‘It could be the difference between life and death’

23 February 2021

Rescued dirt biker, Ian Reed explains why he never rides without a personal locator beacon (PLB).

Wellingtonian Ian Reed will never forget the feeling of “complete and utter relief” at seeing a rescue helicopter approaching as he lay injured on a remote four-wheel drive track.

Reed activated his personal locator beacon (PLB), on February 8th in the Akatarawa Forest Park near Wellington after breaking several bones in his right leg.

When the accident happened, Reed, a keen dirt biker and motorcycle enthusiast with almost 30 years’ experience, was fully kitted out with all the right safety gear, including armour and a distress beacon.

Coming around a corner at less than 15km/hr, his bike skidded on rocks and his leg twisted out at a 45-degree angle as it caught on a rock behind him.
In immense pain and unable to get back on his bike, he made the call to activate his distress beacon.

“I knew that someone would know and would respond once I activated it,” he says.

Reed had also taken the important – and free - step of registering his beacon with RCCNZ, which allows rescuers to get hold of the owner’s emergency contacts if something goes wrong and provides vital information about the person they are looking for.

“There was no cellphone coverage where we were so my friend went up to the main track to see if he could get any coverage there. He couldn’t, but he ran into some rangers who came back with their ute. They had a radio and told us help was already on the way.”

Alerted by the beacon, the Rescue Coordination Centre NZ, who coordinate all of New Zealand’s search and rescue responses to a beacon activation, sent the Nelson-Marlborough Rescue Helicopter with a paramedic on board to assist as the local Wellington Westpac Rescue and Palmerston North rescue helicopters were both unavailable.

Reed says that hearing the helicopter approach was something he’ll never forget.

“It was a fantastic feeling of complete and utter relief and when you hear that chopper coming and think God, I hope it’s stopping for me. When I saw it through the trees I was like ‘thank God, here is my saviour’.”

A paramedic was winched down but the helicopter was unable to lift Reed from the scene, so he was strapped to the back of the ranger’s ute and driven about 5km to the nearest helipad.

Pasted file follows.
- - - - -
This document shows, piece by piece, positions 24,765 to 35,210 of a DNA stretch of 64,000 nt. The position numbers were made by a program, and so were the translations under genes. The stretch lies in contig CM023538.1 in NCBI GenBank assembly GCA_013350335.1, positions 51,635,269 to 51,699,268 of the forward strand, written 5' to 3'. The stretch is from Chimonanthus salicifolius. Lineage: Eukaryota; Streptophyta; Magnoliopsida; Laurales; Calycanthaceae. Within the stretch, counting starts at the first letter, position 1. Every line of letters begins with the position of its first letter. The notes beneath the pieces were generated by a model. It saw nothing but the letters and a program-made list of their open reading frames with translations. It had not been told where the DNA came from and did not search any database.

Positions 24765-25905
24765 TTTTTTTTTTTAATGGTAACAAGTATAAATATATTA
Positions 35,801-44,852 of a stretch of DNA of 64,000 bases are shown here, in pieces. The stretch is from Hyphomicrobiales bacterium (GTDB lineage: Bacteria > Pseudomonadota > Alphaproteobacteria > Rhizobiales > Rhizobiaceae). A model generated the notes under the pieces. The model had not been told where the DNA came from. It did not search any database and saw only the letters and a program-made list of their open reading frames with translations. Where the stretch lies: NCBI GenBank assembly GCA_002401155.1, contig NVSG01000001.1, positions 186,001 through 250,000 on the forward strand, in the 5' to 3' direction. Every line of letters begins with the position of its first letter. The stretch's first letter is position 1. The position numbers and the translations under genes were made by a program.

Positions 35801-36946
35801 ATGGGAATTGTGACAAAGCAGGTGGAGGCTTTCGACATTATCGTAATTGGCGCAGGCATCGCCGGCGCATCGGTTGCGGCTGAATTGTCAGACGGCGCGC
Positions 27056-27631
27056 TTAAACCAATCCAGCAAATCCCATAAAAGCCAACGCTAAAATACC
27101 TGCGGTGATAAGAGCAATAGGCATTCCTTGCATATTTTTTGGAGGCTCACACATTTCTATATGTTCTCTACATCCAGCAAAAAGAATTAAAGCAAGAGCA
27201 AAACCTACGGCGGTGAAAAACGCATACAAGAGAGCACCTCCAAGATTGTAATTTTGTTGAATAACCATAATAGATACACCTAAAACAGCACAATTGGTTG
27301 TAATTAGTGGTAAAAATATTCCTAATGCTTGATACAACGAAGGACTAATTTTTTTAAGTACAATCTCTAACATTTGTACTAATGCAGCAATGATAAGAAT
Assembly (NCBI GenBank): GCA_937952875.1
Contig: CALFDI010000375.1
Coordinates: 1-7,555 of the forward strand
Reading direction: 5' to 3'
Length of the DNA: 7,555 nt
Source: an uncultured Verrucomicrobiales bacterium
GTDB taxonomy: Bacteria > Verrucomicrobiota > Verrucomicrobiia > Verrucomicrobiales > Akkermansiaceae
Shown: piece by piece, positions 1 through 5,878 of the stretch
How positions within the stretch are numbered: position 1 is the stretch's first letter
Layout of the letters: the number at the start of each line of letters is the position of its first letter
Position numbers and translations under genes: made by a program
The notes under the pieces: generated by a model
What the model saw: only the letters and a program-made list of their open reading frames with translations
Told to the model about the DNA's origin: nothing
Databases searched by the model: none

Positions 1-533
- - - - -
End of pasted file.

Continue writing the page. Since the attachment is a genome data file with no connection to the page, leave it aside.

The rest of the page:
Reed describes the trip on the back of the ute as “a journey and a half”.

“The four to five kilometres or so strapped across the back of the ute along the rocky Karapoti trails was the most painful experience of my life,”he says.

The bumpy journey was prolonged by frequent stops so that the paramedic could give Reed more pain medication.

Photograph supplied
Reed being transported to the helipad.

“It seemed to last at least three days, but I was still in hospital before help would otherwise even have arrived, if I hadn’t had my PLB with me.”

He was airlifted to Wellington Hospital, where a titanium rod was inserted into his leg.

It will be six weeks before he can walk and about six months before he is fully healed.

Reed says it’s not common for riders to carry distress beacons, but reckons anyone considering riding in remote locations should always carry one.

“It might seem like quite an outlay, but then you think it could be the difference between life and death, so it’s not much compared to what you would spend on stuff like new tyres. They should be considered as essential as tyres.”

“I love riding in the back country and going places no one else gets to see, so having that reassurance that emergency services will be able to find you is really vital.”

Reed bought the beacon almost ten years ago and has taken it on every ride, but says this is the first time he’s had to use it.

Photo credit: Maritime NZ
Reed with the personal locator beacon he used to alert rescuers.

“You do activities like this and try to do them in the safest way possible and try to always take all the safety gear. You can be as prepared and as experienced as possible, but things can still go wrong.

“Having a distress beacon really reduces the time it takes for rescuers to reach you – and when you think about it, how much time and money does that save for everyone?

“I know I will never be without one!”

For now, the IT coach is focusing on resting up at home but can’t wait to get back on his bike.

“I’m itching to get back on the bike – it’s going to be a long road to recovery but I’m so grateful to everyone involved in my rescue – without their help it could’ve been a different story.”

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